Dealing with social unrest is a priority for the Collective Security Treaty Organisation (CSTO), a security pact including Russia, Kazakhstan, Kyrgyzstan, Uzbekistan, Tajikistan, Armenia and Belarus.
Last week General Nikolai Makarov, head of the Russian army, told a newspaper that training to deal with social uprisings similar to those seen in North Africa and the Middle East and the increasing threat from militant Islamists would be the focus of the military exercises.
“According to him, the exercises would be especially aimed at defeating negative developments shown from the examples of Libya and Syria and the export of destabilisation after NATO leaves Afghanistan in 2014,” Russian newspaper Vedemosti reported on Sept 13.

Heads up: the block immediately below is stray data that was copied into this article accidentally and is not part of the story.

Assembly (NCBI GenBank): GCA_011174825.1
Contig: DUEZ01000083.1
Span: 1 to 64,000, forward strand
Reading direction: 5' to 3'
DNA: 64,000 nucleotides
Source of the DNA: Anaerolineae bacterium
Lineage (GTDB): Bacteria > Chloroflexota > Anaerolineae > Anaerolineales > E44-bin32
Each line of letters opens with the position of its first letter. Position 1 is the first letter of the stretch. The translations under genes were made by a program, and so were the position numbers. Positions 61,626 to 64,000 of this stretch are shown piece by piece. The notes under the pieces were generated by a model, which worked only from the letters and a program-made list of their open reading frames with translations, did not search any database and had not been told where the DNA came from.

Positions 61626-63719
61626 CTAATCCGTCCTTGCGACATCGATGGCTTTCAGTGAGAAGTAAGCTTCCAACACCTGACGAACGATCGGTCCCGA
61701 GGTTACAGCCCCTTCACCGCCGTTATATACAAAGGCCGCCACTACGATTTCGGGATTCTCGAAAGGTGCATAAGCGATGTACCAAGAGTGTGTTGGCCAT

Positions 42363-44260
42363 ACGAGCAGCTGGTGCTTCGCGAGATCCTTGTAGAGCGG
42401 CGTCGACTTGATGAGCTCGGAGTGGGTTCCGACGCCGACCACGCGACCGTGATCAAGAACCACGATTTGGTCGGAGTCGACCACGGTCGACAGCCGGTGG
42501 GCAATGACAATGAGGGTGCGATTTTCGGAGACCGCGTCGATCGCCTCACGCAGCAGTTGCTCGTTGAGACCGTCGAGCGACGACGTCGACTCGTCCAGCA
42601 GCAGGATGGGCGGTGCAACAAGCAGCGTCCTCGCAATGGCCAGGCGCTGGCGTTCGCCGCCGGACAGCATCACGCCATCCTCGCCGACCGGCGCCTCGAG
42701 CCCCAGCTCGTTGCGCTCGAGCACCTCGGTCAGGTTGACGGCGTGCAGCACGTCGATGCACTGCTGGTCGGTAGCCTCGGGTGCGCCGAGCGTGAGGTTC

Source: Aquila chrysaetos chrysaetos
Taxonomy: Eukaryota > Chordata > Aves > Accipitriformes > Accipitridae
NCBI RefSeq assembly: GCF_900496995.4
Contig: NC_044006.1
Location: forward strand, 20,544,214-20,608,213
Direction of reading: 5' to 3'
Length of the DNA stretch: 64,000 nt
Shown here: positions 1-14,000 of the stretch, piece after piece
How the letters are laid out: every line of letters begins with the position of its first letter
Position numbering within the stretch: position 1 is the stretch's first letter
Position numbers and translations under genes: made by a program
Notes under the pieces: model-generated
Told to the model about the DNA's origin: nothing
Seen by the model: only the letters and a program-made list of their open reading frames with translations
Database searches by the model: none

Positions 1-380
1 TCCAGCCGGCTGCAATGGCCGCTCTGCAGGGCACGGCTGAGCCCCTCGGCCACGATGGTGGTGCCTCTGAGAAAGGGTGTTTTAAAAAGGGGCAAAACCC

The military exercise, running between Sept 19 – 27, is one of the biggest in the CSTO’s nine year history. Around 12,000 soldiers, 100 tanks, 50 warplanes and 10 ships would take part in manoeuvres in Russia, Kazakhstan, Kyrgyzstan and Tajikistan, Russian news agency RIA Novosti reported.
Central Asia’s leaders have been watching as revolutions in North Africa and the Middle East overthrew regimes which, like many of them, have been in power for decades.
They have recently looked to the CSTO to maintain regional stability and pledged to strengthen its military capability. They have also said they will monitor social media websites which many people said helped spread the uprisings across the Arab world.
Earlier this year the Kazakh political elite ditched plans to make President Nursultan Nazarbayev, who has been in power since independence in 1991, the country’s unelected leader until 2020. Instead, after a popular revolution in Egypt, they organised a hasty election to prove Mr Nazarbayev’s democratic credentials. He won another term easily.
In Uzbekistan the state has filtered out images from the Arab revolutions from the internet.